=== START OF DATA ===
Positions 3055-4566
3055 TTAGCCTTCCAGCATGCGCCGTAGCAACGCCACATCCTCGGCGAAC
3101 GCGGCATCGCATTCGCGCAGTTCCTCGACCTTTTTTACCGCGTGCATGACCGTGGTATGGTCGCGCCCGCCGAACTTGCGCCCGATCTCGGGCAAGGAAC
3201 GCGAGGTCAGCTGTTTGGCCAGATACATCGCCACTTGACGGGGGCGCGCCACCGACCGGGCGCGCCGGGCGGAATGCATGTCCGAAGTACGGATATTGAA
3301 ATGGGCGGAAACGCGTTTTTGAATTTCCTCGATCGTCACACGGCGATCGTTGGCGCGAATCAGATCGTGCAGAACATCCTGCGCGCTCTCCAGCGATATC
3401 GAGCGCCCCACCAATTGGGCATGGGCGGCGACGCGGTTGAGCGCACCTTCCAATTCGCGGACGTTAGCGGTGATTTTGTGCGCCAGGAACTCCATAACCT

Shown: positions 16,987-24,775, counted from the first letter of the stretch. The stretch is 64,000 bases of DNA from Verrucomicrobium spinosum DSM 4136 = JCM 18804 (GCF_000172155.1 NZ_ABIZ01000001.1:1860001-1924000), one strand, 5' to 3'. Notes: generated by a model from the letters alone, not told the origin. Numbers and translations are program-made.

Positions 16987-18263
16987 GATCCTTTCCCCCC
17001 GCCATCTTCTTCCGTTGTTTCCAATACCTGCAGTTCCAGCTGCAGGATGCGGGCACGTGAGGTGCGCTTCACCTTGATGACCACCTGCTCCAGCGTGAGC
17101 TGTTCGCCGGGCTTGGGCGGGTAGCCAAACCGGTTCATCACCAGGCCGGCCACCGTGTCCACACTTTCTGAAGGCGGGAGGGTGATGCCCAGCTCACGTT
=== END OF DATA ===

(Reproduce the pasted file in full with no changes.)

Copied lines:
Positions 3055-4566
3055 TTAGCCTTCCAGCATGCGCCGTAGCAACGCCACATCCTCGGCGAAC
3101 GCGGCATCGCATTCGCGCAGTTCCTCGACCTTTTTTACCGCGTGCATGACCGTGGTATGGTCGCGCCCGCCGAACTTGCGCCCGATCTCGGGCAAGGAAC
3201 GCGAGGTCAGCTGTTTGGCCAGATACATCGCCACTTGACGGGGGCGCGCCACCGACCGGGCGCGCCGGGCGGAATGCATGTCCGAAGTACGGATATTGAA
3301 ATGGGCGGAAACGCGTTTTTGAATTTCCTCGATCGTCACACGGCGATCGTTGGCGCGAATCAGATCGTGCAGAACATCCTGCGCGCTCTCCAGCGATATC
3401 GAGCGCCCCACCAATTGGGCATGGGCGGCGACGCGGTTGAGCGCACCTTCCAATTCGCGGACGTTAGCGGTGATTTTGTGCGCCAGGAACTCCATAACCT

Shown: positions 16,987-24,775, counted from the first letter of the stretch. The stretch is 64,000 bases of DNA from Verrucomicrobium spinosum DSM 4136 = JCM 18804 (GCF_000172155.1 NZ_ABIZ01000001.1:1860001-1924000), one strand, 5' to 3'. Notes: generated by a model from the letters alone, not told the origin. Numbers and translations are program-made.

Positions 16987-18263
16987 GATCCTTTCCCCCC
17001 GCCATCTTCTTCCGTTGTTTCCAATACCTGCAGTTCCAGCTGCAGGATGCGGGCACGTGAGGTGCGCTTCACCTTGATGACCACCTGCTCCAGCGTGAGC
17101 TGTTCGCCGGGCTTGGGCGGGTAGCCAAACCGGTTCATCACCAGGCCGGCCACCGTGTCCACACTTTCTGAAGGCGGGAGGGTGATGCCCAGCTCACGTT